These complaints are small in comparison to the overall charms, however, and I found the silkpunk ethos at once charming and promising. With limited time to read for leisure, I choose my series with care. This one I will definitely continue. In addition, this has prompted me to read Ken Liu's multi-award winning short fiction works, which I would also recommend.
And he does—and not just in plot or setting. For better or worse, The Grace of Kings upends epic fantasy expectations with pacing and tone too—the book reads more like a collection of fables, or a (recorded) oral history, than a typical novel. Light-hearted, spanning many years, featuring characters a little too extreme to be believed, one almost feels the tale comes with the mythological veneer of a second-or third-hand telling, something passed down rather than spun fresh from the author’s brain.
The pacing and scope stand out most in this book. Where we usually expect just one beginning, middle and end, and the deep insight into character that only fiction offers, Liu gives us many characters in light detail, and a story that spans many years and climaxes of action. Economy of words shouldn’t be surprising from an author of so many (wonderful) short stories—it’s second nature to such authors (see Mary Robinette Kowal). But Liu declines the opportunity of a longer word count to get deeper into his character’s heads, opting instead for a sort of saga of sketches, an epic of vignettes that together form a broader tale than we expect from a single novel (really, the characters and plots would be fodder for a trilogy from most authors).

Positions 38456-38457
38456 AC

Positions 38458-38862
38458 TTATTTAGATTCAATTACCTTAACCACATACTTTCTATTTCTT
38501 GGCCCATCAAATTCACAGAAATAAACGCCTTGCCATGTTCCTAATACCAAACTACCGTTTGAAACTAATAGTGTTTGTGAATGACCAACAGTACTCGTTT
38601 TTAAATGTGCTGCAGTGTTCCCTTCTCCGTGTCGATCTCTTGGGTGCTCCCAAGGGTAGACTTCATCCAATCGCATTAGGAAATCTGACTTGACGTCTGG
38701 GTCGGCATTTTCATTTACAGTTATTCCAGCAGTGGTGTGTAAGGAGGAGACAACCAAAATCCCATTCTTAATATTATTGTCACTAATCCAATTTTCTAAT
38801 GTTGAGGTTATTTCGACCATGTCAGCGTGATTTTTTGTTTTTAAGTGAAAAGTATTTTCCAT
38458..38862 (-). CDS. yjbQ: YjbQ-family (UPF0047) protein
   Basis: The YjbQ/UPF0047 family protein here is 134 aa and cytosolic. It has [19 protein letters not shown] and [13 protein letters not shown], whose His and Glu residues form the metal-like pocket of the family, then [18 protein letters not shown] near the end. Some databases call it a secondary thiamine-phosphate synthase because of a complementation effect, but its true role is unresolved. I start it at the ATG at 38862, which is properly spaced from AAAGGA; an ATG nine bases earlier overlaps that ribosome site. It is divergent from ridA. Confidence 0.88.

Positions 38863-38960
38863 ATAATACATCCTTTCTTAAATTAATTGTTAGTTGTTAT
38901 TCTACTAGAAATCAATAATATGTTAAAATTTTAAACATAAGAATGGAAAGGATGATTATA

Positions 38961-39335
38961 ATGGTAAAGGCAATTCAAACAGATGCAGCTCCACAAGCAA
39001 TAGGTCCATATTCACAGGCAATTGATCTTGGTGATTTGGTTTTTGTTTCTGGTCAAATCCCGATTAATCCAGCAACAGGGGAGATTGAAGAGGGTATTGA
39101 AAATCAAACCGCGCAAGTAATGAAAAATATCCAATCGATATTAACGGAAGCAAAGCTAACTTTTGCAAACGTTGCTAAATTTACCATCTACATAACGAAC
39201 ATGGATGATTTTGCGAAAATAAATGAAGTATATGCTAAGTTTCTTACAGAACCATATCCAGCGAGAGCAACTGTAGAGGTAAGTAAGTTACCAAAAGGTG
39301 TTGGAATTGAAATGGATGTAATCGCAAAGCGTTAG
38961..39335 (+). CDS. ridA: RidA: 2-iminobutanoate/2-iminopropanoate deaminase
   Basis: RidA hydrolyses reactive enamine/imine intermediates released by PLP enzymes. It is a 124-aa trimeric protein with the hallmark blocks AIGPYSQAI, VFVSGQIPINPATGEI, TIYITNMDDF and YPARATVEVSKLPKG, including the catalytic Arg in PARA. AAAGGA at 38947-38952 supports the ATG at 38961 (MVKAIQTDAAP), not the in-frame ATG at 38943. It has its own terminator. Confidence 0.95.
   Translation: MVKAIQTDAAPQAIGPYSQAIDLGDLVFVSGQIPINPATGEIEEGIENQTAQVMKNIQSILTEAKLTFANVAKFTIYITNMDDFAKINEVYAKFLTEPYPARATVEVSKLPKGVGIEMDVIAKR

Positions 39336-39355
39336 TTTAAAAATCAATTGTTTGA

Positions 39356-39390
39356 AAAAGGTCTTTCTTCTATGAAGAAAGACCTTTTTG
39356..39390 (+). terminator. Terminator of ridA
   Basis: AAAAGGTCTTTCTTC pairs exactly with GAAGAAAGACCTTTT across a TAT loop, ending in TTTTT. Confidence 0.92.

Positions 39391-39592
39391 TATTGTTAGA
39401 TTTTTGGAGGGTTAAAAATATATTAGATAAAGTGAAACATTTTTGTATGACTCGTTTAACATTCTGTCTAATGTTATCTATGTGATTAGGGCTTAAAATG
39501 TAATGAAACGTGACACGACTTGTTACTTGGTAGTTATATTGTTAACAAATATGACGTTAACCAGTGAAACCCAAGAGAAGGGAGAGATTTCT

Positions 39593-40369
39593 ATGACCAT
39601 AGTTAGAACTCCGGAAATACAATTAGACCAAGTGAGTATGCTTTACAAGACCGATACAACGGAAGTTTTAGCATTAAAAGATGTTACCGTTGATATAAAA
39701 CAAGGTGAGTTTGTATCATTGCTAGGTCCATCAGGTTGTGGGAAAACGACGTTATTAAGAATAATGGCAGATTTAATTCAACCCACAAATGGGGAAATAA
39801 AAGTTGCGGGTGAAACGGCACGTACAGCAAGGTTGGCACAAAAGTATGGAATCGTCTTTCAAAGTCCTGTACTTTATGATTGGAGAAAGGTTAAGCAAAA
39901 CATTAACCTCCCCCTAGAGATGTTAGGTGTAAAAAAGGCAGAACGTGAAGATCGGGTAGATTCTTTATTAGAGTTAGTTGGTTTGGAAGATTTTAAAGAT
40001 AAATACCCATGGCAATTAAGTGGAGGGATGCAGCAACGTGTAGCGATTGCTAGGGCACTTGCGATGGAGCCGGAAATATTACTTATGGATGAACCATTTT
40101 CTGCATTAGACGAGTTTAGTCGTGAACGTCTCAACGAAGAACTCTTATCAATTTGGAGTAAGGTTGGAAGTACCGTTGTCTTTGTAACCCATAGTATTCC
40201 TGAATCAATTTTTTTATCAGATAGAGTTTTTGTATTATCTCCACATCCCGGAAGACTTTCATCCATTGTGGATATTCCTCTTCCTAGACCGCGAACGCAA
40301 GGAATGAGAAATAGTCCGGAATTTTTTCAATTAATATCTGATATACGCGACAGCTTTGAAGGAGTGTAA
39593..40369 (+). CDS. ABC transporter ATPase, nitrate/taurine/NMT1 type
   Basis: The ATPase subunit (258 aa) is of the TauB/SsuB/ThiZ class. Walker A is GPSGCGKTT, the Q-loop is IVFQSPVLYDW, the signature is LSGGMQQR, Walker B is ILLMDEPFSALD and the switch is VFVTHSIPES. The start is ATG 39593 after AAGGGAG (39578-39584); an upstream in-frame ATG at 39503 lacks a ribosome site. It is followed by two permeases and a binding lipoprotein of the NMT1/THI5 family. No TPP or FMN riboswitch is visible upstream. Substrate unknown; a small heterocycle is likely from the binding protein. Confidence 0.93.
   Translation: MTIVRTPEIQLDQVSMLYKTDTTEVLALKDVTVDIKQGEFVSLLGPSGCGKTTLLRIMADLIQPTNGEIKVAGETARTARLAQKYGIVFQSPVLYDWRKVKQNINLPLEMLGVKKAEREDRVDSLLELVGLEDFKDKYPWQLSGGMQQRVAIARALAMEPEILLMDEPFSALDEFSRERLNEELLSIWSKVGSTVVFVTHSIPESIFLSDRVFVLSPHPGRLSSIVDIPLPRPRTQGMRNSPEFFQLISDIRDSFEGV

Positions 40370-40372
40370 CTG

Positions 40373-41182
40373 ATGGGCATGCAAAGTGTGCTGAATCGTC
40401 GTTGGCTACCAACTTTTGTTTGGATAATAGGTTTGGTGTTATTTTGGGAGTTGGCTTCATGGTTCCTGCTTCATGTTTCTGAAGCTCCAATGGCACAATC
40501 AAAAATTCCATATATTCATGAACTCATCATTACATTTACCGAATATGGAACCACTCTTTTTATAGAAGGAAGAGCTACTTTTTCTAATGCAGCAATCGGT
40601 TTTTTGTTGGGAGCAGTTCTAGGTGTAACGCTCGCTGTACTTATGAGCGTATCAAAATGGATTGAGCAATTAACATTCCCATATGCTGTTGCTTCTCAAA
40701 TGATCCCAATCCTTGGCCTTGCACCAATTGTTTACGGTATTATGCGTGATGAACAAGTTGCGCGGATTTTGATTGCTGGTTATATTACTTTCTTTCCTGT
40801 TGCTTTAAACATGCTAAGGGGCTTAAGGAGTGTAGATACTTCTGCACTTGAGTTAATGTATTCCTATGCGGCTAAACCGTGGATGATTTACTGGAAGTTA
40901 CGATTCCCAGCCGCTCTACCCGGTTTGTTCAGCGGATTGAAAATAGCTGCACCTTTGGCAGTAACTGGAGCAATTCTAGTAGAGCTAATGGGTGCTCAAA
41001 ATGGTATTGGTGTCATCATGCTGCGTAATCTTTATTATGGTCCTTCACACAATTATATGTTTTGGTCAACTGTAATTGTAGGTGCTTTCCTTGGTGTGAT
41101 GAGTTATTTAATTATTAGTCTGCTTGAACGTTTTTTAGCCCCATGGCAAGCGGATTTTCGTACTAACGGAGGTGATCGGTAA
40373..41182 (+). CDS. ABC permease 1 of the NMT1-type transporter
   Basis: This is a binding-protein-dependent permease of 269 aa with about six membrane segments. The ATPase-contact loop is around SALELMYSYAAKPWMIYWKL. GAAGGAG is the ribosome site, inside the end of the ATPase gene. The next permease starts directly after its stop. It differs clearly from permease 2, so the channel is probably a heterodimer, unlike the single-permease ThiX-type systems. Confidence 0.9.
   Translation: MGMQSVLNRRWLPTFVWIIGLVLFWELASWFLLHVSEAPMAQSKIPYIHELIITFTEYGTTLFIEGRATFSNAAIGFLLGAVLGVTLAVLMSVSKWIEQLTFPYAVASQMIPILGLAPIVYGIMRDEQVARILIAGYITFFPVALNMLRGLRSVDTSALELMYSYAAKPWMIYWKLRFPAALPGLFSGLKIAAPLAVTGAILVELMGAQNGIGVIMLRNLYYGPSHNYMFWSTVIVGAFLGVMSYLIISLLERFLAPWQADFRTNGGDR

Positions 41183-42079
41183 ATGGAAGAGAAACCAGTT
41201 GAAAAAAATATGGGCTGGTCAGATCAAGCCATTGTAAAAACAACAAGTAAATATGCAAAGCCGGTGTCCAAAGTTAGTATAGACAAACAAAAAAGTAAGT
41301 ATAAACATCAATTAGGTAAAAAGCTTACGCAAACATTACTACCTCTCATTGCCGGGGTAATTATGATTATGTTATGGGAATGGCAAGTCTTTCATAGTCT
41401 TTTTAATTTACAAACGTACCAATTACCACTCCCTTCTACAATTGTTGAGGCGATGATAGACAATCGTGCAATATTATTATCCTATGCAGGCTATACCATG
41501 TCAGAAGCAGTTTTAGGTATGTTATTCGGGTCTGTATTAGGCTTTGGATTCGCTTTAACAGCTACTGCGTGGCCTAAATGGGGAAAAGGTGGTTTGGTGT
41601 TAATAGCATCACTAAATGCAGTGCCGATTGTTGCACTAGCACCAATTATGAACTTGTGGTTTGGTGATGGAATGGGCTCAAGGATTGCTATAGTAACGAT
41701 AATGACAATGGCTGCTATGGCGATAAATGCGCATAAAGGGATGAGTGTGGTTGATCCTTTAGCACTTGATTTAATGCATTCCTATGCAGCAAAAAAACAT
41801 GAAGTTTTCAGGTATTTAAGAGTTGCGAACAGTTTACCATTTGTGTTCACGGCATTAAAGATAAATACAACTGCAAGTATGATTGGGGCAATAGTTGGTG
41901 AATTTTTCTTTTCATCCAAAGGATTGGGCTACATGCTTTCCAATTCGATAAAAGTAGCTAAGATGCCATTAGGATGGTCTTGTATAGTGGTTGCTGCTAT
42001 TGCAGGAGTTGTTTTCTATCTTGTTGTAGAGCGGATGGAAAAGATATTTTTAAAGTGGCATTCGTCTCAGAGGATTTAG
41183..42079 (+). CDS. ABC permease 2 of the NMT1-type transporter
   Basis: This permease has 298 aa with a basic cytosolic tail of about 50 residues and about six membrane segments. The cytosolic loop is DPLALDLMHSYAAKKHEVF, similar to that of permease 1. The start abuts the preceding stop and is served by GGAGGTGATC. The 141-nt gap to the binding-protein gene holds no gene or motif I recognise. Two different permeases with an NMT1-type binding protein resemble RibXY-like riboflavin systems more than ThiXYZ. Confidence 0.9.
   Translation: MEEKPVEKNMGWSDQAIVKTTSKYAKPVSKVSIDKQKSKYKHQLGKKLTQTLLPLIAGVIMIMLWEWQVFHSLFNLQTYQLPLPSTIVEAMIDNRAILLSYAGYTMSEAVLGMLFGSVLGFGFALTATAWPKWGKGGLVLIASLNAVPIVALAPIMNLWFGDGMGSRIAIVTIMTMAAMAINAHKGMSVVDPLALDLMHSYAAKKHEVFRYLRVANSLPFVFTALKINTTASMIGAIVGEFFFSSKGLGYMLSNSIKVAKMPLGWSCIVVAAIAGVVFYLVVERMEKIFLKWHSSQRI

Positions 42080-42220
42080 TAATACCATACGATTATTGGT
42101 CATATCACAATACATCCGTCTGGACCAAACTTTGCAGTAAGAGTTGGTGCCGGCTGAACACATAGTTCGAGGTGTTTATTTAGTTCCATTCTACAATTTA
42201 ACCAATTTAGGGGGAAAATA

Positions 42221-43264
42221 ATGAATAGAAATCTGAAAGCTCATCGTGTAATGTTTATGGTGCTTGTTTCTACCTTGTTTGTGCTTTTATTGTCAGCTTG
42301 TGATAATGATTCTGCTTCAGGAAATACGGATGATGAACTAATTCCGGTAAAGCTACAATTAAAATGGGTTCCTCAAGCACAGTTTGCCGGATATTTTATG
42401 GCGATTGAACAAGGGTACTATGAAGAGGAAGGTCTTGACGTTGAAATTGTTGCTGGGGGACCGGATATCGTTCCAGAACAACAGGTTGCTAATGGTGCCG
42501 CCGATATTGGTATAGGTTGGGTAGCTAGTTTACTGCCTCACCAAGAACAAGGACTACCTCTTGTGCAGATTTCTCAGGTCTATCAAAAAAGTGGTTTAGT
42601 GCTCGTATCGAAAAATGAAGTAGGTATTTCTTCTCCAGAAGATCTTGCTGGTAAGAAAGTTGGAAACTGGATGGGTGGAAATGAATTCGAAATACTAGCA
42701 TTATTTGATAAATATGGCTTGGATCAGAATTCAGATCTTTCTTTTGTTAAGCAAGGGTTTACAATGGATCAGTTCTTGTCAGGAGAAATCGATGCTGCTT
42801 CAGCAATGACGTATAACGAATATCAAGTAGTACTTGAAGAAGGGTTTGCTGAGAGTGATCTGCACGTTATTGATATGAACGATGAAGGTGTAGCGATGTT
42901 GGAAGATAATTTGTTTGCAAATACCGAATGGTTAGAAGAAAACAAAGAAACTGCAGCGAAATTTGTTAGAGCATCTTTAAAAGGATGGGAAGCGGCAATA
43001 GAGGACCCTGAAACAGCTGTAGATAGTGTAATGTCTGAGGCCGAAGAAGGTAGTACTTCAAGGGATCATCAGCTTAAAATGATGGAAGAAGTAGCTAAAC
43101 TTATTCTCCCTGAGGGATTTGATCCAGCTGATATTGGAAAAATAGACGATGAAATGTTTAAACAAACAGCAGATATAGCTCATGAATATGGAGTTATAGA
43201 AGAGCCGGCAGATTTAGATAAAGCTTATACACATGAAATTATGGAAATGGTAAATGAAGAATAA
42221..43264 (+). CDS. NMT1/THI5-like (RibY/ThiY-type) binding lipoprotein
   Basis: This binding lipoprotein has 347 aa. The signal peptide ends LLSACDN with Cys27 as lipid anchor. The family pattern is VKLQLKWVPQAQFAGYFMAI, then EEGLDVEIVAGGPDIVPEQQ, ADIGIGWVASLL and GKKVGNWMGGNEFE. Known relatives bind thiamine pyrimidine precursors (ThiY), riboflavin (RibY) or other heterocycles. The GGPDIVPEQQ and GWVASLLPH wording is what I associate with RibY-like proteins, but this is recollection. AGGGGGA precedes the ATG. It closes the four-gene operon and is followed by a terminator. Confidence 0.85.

That’s not to say Liu’s debut novel is without depth. Though the characters are sketched rather than illustrated in great detail...read the full review (and more!) at topnewfantasy.com
To be clear about this book, I absolutely loved it! This is not my typical Hard SciFi read, but rather a very deeply involving Fantasy. Yet the fantasy elements are kept at a minimum, and set against the very realistic history and stories of the many characters. And yes, make no mistake, the characters do indeed drive the plot(s).
This decidedly is not a quick, easy read. On my Kindle White Paper, it didn't show me how many pages the story entails, but I imagine the a hardback would be a rather mighty tome. That said, the story that make up this first of three novels, takes it's time to unfold and unfurl.
I'm sure that some folks would not care for parts of the dialogue, as it seems to be needlessly wordy. However, I think that those characters are speaking from what they consider to be a position of learning, and erudition. Not that all dialogue is stilted and formal, no sir.
But as any epic (and this is an Epic) tale takes it due course, the subplots do come together, and then fall apart, then are weaved back together skillfully.
I heartily recommend this novel, and am about to start the second one. I just hope Mr. Liu can hurry up and finish the last one soon!